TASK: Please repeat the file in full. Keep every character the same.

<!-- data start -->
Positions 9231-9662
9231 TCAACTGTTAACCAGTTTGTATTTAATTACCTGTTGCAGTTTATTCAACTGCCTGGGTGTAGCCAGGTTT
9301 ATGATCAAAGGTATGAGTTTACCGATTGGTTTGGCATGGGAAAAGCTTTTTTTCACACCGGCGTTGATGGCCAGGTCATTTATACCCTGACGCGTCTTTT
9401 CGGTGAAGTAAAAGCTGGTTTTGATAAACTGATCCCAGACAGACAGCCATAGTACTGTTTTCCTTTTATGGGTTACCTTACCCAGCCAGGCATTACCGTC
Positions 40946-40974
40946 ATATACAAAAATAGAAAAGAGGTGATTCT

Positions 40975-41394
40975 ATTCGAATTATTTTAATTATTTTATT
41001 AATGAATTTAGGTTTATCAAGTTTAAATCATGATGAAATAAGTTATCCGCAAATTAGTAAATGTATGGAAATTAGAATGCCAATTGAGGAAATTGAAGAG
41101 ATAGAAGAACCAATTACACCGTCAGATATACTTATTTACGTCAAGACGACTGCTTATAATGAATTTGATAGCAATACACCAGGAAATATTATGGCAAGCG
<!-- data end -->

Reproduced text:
Positions 9231-9662
9231 TCAACTGTTAACCAGTTTGTATTTAATTACCTGTTGCAGTTTATTCAACTGCCTGGGTGTAGCCAGGTTT
9301 ATGATCAAAGGTATGAGTTTACCGATTGGTTTGGCATGGGAAAAGCTTTTTTTCACACCGGCGTTGATGGCCAGGTCATTTATACCCTGACGCGTCTTTT
9401 CGGTGAAGTAAAAGCTGGTTTTGATAAACTGATCCCAGACAGACAGCCATAGTACTGTTTTCCTTTTATGGGTTACCTTACCCAGCCAGGCATTACCGTC
Positions 40946-40974
40946 ATATACAAAAATAGAAAAGAGGTGATTCT

Positions 40975-41394
40975 ATTCGAATTATTTTAATTATTTTATT
41001 AATGAATTTAGGTTTATCAAGTTTAAATCATGATGAAATAAGTTATCCGCAAATTAGTAAATGTATGGAAATTAGAATGCCAATTGAGGAAATTGAAGAG
41101 ATAGAAGAACCAATTACACCGTCAGATATACTTATTTACGTCAAGACGACTGCTTATAATGAATTTGATAGCAATACACCAGGAAATATTATGGCAAGCG